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‘We need to talk about choice’: woman who ended life at Dignitas urges change to UK law

Her decision to talk about her journey adds to the growing public pressure for reform – including from figures such as Jonathan Dimbleby, whose brother Nicholas recently died with motor neurone disease, and Esther Rantzen, who has lung cancer and calls the law in Britain “a cruel mess”. Since 1998 more than 530 Britons have had to travel to Dignitas to die, and more have been too unwell to get there or cannot afford costs of more than £10,000.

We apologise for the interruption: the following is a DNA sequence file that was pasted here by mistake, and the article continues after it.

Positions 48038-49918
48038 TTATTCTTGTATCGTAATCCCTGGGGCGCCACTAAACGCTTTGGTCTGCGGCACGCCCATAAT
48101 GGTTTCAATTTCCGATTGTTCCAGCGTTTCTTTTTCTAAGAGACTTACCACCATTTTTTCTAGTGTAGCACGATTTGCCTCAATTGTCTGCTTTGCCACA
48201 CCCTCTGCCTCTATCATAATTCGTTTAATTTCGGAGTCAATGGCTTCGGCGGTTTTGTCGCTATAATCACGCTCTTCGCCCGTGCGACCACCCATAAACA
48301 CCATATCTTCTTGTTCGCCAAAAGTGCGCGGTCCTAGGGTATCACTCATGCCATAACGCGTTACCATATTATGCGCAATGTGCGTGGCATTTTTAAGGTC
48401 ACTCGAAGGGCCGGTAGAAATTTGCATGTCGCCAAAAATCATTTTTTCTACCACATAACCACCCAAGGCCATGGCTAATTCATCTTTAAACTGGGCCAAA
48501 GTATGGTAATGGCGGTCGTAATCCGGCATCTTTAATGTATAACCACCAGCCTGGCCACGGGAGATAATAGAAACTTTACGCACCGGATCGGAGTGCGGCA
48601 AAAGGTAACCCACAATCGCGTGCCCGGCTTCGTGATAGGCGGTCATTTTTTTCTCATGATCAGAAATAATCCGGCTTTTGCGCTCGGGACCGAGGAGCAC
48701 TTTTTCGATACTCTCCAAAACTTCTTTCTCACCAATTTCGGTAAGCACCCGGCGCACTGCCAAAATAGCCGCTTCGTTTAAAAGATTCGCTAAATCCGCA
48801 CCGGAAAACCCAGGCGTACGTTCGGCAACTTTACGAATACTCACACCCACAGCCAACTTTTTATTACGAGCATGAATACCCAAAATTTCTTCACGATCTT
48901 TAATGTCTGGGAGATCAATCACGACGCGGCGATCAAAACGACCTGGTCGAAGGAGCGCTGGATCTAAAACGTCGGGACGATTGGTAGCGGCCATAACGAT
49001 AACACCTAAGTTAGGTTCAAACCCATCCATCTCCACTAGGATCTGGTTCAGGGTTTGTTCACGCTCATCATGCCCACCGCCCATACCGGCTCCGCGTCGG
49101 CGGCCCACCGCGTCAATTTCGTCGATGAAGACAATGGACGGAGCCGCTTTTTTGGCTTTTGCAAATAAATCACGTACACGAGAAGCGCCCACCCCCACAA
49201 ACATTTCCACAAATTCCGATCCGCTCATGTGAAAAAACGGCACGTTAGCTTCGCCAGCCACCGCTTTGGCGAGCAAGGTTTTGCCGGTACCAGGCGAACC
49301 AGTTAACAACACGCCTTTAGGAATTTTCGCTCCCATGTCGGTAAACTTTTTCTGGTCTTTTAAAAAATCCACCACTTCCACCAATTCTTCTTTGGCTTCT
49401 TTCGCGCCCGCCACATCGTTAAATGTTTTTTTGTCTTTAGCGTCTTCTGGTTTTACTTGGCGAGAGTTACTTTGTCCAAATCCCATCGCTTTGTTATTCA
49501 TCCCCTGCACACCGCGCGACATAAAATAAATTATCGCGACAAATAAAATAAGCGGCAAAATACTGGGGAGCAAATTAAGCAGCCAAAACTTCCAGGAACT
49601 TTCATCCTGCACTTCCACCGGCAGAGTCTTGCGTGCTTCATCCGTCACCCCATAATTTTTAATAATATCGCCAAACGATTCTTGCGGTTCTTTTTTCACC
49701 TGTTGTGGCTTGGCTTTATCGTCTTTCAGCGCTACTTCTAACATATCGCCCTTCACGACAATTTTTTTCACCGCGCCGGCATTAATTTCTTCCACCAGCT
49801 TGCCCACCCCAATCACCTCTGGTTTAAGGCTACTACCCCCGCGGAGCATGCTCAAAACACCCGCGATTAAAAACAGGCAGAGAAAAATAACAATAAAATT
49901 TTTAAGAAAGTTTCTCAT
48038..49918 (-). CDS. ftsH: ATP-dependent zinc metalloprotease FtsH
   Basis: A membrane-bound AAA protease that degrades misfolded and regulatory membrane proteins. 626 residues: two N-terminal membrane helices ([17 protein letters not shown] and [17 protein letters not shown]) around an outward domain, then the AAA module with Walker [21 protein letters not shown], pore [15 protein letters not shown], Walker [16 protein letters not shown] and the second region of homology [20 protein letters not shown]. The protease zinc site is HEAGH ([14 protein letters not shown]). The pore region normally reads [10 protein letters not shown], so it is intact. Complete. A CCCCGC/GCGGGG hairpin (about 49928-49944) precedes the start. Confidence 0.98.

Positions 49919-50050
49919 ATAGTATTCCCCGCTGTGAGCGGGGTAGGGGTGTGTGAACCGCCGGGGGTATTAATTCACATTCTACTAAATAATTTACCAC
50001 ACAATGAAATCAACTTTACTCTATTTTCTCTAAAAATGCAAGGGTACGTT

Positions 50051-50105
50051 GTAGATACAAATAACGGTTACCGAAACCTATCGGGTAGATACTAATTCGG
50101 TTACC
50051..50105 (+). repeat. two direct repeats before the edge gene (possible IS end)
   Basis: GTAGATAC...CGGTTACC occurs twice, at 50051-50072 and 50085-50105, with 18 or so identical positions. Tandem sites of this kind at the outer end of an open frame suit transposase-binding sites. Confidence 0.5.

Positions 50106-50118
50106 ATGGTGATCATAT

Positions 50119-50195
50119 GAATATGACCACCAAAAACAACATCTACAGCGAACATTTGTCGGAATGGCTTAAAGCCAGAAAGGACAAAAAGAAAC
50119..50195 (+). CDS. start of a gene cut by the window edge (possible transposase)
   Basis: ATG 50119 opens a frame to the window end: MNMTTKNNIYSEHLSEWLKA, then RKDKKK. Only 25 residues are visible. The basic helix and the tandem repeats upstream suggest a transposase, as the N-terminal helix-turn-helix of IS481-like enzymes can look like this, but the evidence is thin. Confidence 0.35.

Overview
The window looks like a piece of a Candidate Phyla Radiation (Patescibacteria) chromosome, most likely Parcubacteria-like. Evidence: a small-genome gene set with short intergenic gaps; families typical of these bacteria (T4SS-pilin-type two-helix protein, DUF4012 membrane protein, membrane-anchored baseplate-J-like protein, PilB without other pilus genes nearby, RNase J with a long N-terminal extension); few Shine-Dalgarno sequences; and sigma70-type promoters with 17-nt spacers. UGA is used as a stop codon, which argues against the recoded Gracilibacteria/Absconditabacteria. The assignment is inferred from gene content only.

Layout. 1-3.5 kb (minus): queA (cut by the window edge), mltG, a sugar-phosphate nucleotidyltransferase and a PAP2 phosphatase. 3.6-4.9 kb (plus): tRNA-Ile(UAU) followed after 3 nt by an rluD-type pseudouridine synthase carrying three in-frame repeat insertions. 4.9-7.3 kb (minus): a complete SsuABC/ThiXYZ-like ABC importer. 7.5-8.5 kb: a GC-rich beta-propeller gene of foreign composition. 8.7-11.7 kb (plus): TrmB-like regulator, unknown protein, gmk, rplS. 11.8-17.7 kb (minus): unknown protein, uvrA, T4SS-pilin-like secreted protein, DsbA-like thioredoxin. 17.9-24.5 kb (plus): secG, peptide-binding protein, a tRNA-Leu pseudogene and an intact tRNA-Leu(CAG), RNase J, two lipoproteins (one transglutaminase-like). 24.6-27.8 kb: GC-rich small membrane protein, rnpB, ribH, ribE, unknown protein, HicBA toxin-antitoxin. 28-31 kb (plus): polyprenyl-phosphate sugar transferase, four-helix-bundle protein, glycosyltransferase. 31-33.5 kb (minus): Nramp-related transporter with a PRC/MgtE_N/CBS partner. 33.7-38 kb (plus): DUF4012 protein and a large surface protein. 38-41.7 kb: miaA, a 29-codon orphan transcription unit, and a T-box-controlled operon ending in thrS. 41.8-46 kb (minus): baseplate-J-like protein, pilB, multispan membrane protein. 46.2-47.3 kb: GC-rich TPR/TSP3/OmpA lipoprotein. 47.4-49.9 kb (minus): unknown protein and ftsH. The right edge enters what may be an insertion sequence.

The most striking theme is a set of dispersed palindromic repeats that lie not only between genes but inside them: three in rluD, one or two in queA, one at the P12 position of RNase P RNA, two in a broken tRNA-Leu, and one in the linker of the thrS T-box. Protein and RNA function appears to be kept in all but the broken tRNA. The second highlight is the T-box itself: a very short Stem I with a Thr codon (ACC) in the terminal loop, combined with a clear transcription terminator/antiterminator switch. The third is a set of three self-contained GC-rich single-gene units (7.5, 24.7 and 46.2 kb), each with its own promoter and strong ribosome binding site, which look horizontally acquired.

Yet opinion polls consistently record public support of more than two thirds for assisted dying with strict controls. Last week, the Labour leader, Keir Starmer, confirmed he wanted the law changed and MPs would be given a vote on reform in England and Wales under a Labour government.

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